Coral Reefs

Called the “rain forests of the sea,” coral reefs are important ocean ecosystems that support a quarter of all marine organisms despite covering less than one percent of the sea floor.

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The pre-industrial American landscape was once rightly described as a place where “the deer and the antelope roam.” On land, we take it for granted that the plant-eating deer and antelope far outnumber the...
If you look closely, you can read a message in the corals. We are not being...
The majestic and highly predatory red lionfish ( Pterois volitans ) , native to...
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Reef biologists over a certain age are haunted by memories of what glorious...

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Compare the healthy coral on the left with the bleached coral on the right. Increased water temperatures caused the bleached coral to lose the microscopic algae that give the coral color and provide it with food. Corals can...
The Oculina deep-sea coral reef at top has not been disturbed by humans—but...
What are corals? Corals themselves are animals. But tropical reef-building...

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Coral reefs are the most diverse of all marine ecosystems. They teem with life, with perhaps one quarter of all ocean...
Deep-sea coral beds are true biodiversity hotspots. It’s urgent that we study these extreme environments because we know so little about them, because they are important communities for so many deep-...
The branches of a primnoid coral in the genus Calyptrophora provide a habitat for galathaoid crabs. Learn more about the deep-sea coral reefs in our Deep-sea Corals article .
Tropical coral reefs—found in warm, clear, shallow waters—support a rich diversity of marine life, such as these sea bass in the Red Sea. Learn more in the Ocean Portal's Coral Reefs section .
The pink strands of this single deep-sea coral harbor a variety of marine life. Sea whips are gorgonian corals and have flexible skeletons. See more pictures of coral in our Deep-sea Corals article.
Dr. Amy Baco-Taylor observed corals like these on her first submarine dive to a deep-sea coral bed off the coast of Hawaii. They include primnoids, zoanthids, and Gerardia . The high density and...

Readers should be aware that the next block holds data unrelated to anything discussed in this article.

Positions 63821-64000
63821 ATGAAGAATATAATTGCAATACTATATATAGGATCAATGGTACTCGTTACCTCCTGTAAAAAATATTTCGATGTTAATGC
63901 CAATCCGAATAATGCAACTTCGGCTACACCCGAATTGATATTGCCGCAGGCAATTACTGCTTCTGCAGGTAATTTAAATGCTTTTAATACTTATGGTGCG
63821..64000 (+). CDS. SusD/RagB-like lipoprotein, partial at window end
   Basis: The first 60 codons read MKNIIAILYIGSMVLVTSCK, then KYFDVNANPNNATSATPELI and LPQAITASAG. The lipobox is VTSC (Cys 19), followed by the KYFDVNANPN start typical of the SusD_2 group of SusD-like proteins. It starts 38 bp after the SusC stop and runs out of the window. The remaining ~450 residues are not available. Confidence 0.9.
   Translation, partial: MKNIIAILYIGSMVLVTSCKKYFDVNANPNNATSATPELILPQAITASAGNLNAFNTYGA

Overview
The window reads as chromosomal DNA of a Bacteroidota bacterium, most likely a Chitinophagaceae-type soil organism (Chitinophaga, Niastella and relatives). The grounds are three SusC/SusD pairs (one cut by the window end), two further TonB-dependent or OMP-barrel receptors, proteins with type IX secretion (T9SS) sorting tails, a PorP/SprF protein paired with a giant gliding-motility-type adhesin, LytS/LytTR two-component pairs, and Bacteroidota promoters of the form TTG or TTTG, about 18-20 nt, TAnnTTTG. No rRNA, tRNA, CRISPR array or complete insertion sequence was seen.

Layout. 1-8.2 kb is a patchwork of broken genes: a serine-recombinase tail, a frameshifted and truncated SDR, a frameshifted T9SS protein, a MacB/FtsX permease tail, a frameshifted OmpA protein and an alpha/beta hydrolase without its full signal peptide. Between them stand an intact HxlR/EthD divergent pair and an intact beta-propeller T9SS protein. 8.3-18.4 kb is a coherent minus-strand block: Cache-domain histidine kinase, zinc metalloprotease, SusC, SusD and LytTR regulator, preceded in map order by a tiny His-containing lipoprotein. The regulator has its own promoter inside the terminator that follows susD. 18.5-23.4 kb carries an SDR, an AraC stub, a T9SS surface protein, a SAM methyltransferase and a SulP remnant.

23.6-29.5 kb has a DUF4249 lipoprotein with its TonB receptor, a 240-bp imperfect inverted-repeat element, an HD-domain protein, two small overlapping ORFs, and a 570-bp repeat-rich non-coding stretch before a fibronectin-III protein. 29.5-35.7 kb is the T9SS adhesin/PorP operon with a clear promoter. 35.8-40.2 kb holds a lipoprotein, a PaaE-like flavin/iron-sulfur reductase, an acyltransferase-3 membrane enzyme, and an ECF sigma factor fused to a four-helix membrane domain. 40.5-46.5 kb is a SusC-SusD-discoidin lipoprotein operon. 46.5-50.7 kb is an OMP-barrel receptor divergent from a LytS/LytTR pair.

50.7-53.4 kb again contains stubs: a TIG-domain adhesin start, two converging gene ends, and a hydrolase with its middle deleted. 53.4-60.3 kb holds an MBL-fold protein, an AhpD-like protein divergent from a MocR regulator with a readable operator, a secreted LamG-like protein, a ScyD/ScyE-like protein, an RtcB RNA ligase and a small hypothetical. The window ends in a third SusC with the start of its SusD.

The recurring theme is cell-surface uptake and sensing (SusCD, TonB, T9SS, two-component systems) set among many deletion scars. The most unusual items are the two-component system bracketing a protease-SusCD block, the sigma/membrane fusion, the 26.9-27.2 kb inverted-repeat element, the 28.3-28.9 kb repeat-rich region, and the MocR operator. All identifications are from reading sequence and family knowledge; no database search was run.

Part 6 of a 6-part series describing WHOI's efforts to understand the scope and impact of the Deepwater Horizon oil spill in the Gulf of Mexico. "Assessing the Impacts" describes a range of work by...
Bacteria are everywhere in the ocean. They live in the water, on virtually every living and non-living surface, and even inside other organisms . There are 1 million bacterial cells in every...
It's a pygmy seahorse ( Hippocampus bargibanti ), found in Indonesia's biodiverse Coral Triangle and one of the smallest seahorse species in the world! They can change colors like a chameleon to...
"A whitemouth moray eel emerges from the reef following a coral bloom in Honaunau Bay, Hawaii," wrote Barry Fackler of his image , a winning selection in the Portraits of Planet Ocean Flickr contest...
Papahānaumokuākea, a chain of islands northwest of the main Hawaiian archipelago, is home to vibrant coral reefs with scores of fish species. It was designated a Marine World Heritage Site in August...
Much of the carbon dioxide we emit into the atmosphere ends up in the ocean. As CO 2 levels rise, seawater becomes more acidic. This change in chemistry poses a serious threat to marine organisms...
From parrotfish that cover themselves in a blanket of their own mucus to tiny pygmy sea horses, there are some bizarre sea creatures that live in coral reefs . In this slideshow you can explore some...
This bluefin trevally is lucky to call Hawaii’s Maro Coral Reef, part of the Papahānaumokuākea Marine National Monument , its home. Maro is the largest reef in the Northwest Hawaiian Islands and just...
Dead man’s fingers ( Alcyonium digitatum ) are soft corals named for their appendage-like appearance when thrown ashore by storms. The finger-like clumps of coral polyps come in various shades of...
Dr. Martha Nizinski holds a specimen of a fan sponge ( Phakellia sp. ) collected at a deep-sea coral study site off the coast of South Carolina. Deep-sea corals and sponges provide structure for a...
On Moorea, an island in French Polynesia, researchers are striving to complete a biocode—a DNA catalog of every life form big enough to pick up with tweezers.
Smithsonian zoologist Dr. Steve Cairns named and described this deep-sea coral species, Stephanocyathus paliferus, which is now preserved in the collections of the National Museum of Natural History...
Half a century after nuclear testing blasted the reefs of Bikini Atoll, corals have recovered.
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